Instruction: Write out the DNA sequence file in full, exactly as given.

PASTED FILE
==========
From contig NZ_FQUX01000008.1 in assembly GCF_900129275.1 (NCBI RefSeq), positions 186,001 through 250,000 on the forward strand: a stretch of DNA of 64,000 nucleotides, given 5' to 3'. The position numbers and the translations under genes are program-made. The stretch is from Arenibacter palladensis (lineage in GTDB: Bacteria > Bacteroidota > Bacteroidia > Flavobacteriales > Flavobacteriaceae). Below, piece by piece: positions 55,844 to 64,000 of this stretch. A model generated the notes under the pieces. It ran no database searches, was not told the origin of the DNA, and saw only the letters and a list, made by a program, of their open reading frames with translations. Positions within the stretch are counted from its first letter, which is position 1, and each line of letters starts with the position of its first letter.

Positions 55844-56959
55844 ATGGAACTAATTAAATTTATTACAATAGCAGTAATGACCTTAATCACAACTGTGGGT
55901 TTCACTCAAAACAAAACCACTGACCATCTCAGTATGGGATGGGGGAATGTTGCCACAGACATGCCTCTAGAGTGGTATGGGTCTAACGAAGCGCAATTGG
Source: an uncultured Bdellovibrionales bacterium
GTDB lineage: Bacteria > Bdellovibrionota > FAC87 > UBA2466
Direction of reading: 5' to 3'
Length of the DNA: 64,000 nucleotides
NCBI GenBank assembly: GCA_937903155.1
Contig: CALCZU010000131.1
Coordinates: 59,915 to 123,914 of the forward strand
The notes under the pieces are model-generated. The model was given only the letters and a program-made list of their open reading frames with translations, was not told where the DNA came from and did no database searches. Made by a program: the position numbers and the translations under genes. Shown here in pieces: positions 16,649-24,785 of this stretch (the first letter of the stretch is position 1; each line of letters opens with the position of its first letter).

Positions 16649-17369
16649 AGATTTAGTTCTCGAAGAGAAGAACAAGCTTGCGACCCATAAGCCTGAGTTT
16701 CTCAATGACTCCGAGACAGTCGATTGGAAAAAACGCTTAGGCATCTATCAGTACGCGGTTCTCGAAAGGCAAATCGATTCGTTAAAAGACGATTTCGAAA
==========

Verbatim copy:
From contig NZ_FQUX01000008.1 in assembly GCF_900129275.1 (NCBI RefSeq), positions 186,001 through 250,000 on the forward strand: a stretch of DNA of 64,000 nucleotides, given 5' to 3'. The position numbers and the translations under genes are program-made. The stretch is from Arenibacter palladensis (lineage in GTDB: Bacteria > Bacteroidota > Bacteroidia > Flavobacteriales > Flavobacteriaceae). Below, piece by piece: positions 55,844 to 64,000 of this stretch. A model generated the notes under the pieces. It ran no database searches, was not told the origin of the DNA, and saw only the letters and a list, made by a program, of their open reading frames with translations. Positions within the stretch are counted from its first letter, which is position 1, and each line of letters starts with the position of its first letter.

Positions 55844-56959
55844 ATGGAACTAATTAAATTTATTACAATAGCAGTAATGACCTTAATCACAACTGTGGGT
55901 TTCACTCAAAACAAAACCACTGACCATCTCAGTATGGGATGGGGGAATGTTGCCACAGACATGCCTCTAGAGTGGTATGGGTCTAACGAAGCGCAATTGG
Source: an uncultured Bdellovibrionales bacterium
GTDB lineage: Bacteria > Bdellovibrionota > FAC87 > UBA2466
Direction of reading: 5' to 3'
Length of the DNA: 64,000 nucleotides
NCBI GenBank assembly: GCA_937903155.1
Contig: CALCZU010000131.1
Coordinates: 59,915 to 123,914 of the forward strand
The notes under the pieces are model-generated. The model was given only the letters and a program-made list of their open reading frames with translations, was not told where the DNA came from and did no database searches. Made by a program: the position numbers and the translations under genes. Shown here in pieces: positions 16,649-24,785 of this stretch (the first letter of the stretch is position 1; each line of letters opens with the position of its first letter).

Positions 16649-17369
16649 AGATTTAGTTCTCGAAGAGAAGAACAAGCTTGCGACCCATAAGCCTGAGTTT
16701 CTCAATGACTCCGAGACAGTCGATTGGAAAAAACGCTTAGGCATCTATCAGTACGCGGTTCTCGAAAGGCAAATCGATTCGTTAAAAGACGATTTCGAAA